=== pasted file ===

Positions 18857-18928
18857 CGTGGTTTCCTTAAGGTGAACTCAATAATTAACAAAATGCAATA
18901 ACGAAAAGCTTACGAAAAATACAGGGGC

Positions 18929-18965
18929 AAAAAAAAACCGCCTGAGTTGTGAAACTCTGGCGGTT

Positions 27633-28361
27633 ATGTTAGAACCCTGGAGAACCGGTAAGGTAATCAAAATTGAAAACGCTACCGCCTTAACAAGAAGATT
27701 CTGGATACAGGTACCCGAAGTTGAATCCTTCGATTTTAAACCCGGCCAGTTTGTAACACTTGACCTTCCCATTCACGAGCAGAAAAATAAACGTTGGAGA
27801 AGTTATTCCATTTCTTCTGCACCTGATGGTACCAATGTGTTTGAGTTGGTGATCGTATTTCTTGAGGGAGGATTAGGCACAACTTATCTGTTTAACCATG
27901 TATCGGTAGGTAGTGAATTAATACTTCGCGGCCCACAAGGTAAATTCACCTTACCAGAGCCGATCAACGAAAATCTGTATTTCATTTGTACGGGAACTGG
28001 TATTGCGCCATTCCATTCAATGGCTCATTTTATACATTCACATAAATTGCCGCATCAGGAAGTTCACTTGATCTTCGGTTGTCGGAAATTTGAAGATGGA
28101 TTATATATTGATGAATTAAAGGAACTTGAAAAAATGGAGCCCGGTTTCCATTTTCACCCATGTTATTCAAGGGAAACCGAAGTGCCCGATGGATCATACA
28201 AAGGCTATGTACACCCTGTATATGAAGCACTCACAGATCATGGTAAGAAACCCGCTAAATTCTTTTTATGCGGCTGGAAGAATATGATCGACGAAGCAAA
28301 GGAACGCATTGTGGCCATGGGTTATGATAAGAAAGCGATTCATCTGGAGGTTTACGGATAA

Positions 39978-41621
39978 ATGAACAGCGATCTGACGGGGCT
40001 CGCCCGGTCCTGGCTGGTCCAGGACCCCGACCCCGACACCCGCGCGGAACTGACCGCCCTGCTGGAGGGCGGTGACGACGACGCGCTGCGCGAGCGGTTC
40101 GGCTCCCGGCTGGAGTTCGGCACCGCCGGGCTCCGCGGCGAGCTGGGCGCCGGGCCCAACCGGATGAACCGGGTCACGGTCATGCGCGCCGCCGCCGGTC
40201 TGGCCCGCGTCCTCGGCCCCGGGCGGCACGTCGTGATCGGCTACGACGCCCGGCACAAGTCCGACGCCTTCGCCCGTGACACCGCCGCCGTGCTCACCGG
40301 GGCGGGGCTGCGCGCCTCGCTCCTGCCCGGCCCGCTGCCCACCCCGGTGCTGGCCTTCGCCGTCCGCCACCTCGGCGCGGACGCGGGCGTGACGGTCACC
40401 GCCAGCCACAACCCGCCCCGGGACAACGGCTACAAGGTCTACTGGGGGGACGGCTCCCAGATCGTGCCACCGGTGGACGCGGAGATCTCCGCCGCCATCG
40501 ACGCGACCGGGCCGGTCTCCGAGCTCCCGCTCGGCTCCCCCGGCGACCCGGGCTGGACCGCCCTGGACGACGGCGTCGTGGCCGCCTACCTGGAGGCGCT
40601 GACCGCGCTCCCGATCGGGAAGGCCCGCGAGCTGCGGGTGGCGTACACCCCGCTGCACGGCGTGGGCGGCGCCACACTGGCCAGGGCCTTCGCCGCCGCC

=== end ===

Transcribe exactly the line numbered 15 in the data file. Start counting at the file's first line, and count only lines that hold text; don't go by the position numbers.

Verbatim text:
Positions 39978-41621